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Bill Parcells missed coaching. The New England Patriots missed winning. Now they're a team.

"We're going to be a team from top to bottom," Parcells said. "Anyone that has their own agenda . . . won't be around too long."The coach who won two Super Bowls in his last five years with the New York Giants sees no reason why he can't have a chance to win another with a club that has won only four playoff games in its 33 years.

"This is a new start," Parcells said Thursday at a news conference where he was announced as the Patriots coach. "No one passed a rule that said we're not going to win in 1993."

The Patriots were 2-14 last season, tied with Seattle for the NFL's worst record. They have gone 9-39 the past three seasons. Home crowds were small. Talk wouldn't die that owner James Orthwein might move the team to his home town of St. Louis.

Orthwein repeated Thursday that he had no plans to do that and expected to own the team next season, even though he has called himself an interim owner interested in obtaining an expansion franchise in St. Louis.

While he's in Boston, though, he's making promising moves for a franchise that has had three owners and four coaches in five seasons. Parcells is one of them, bringing credibility to a club through his success in eight seasons as coach of the Giants.

"I'm not interested in winning a few games here and there. I've done that. I look for the ultimate challenges in this profession," he said. "I look forward to returning to the profession I love.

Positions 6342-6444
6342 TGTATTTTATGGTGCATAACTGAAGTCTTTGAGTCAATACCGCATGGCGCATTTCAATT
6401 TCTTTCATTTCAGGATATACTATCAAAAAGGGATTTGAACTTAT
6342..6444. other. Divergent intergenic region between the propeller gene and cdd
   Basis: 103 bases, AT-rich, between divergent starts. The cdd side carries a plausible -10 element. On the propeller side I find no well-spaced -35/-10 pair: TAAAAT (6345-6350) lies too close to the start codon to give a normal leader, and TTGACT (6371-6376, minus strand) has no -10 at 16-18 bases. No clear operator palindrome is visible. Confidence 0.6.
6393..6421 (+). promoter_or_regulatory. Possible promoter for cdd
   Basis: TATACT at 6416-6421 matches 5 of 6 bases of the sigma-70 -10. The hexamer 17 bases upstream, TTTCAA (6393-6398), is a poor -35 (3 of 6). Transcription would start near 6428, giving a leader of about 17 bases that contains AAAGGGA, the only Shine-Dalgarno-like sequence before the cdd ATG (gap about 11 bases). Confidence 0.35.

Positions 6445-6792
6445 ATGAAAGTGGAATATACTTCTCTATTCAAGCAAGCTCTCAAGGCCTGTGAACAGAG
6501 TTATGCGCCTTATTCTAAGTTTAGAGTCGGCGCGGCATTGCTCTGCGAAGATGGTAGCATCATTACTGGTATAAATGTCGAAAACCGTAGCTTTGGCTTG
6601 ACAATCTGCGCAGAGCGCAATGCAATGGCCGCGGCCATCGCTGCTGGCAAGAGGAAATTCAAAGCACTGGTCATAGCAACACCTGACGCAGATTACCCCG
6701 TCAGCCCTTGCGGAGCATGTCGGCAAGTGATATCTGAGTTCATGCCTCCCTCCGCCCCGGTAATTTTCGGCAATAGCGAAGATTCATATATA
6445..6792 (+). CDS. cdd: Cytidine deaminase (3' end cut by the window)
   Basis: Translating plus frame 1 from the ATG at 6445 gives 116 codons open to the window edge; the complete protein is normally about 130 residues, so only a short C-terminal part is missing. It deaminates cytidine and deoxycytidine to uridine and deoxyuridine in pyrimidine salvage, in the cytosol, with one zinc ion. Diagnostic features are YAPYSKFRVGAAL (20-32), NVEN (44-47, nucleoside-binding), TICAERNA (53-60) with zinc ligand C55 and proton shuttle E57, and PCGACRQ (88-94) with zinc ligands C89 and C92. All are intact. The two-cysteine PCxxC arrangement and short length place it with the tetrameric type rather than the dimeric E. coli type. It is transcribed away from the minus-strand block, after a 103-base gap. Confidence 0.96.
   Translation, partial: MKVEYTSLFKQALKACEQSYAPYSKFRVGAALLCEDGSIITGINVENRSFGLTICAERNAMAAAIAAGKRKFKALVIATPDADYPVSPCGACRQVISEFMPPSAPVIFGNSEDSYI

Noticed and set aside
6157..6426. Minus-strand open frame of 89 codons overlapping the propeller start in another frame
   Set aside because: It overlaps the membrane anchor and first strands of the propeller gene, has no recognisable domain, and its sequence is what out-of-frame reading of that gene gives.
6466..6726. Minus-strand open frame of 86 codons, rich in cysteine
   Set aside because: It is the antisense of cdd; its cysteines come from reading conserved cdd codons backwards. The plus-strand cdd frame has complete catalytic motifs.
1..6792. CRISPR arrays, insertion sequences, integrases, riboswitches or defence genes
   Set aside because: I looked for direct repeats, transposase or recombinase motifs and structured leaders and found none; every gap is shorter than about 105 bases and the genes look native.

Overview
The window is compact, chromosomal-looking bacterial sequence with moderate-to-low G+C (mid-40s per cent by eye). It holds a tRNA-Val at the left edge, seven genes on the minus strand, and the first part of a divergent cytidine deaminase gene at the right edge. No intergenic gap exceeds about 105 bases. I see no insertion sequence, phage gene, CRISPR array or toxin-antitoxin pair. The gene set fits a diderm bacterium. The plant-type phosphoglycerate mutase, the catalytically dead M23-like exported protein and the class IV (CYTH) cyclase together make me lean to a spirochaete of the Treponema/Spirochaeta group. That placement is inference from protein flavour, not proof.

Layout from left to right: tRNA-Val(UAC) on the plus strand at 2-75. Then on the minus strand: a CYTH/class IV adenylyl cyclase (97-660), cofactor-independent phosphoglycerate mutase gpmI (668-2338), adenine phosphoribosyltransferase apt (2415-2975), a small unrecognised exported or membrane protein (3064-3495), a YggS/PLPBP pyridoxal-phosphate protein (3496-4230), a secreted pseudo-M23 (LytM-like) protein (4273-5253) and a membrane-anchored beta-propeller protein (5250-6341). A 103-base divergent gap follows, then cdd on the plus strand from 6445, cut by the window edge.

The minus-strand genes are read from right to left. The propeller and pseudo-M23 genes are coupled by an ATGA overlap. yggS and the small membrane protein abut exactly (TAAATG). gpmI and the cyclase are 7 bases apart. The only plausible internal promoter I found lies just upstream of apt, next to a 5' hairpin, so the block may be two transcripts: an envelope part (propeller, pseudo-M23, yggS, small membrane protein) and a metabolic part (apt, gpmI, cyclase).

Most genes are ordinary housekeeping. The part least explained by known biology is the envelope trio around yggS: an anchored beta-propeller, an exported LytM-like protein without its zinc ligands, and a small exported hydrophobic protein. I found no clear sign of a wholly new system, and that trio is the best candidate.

"You are what you are, and Bill Parcells is a football coach," he added. "It's like going to the schoolyard when you're a kid. . . . You have to grow up some time, but fortunately I haven't had to."

He spent the past two seasons as an NBC football broadcaster.

Dick MacPherson spent them as coach of the Patriots, compiling an encouraging 6-10 mark in 1991 before this season's slide. MacPherson was fired Jan. 8 and chief executive officer Sam Jankovich resigned the next day.

That cleared the way for a marquee name to take control of the entire football operation. Parcells brushed aside questions about how much power he will have.

"This is not about control. This is a team," he said.

Orthwein indicated that Parcells would have a great deal of control.

"We wouldn't have gone to the expense or the commitment if we weren't going to listen to Bill Parcells," the owner said.

Patrick Forte, the team's vice president of administration, was named executive vice president of football operations.

Details of Parcells' multiyear contract were not released, but he said, "this is my last coaching job, without question."

Parcells, 51, won Super Bowls in 1987 and 1991. In May 1991, he resigned as coach of the Giants. He later had three procedures to clear blocked coronary arteries, then had bypass surgery last June.

"I certainly considered my state of health, but I started feeling good last July," he said Thursday. "It's not an easy job the way I intend to do it."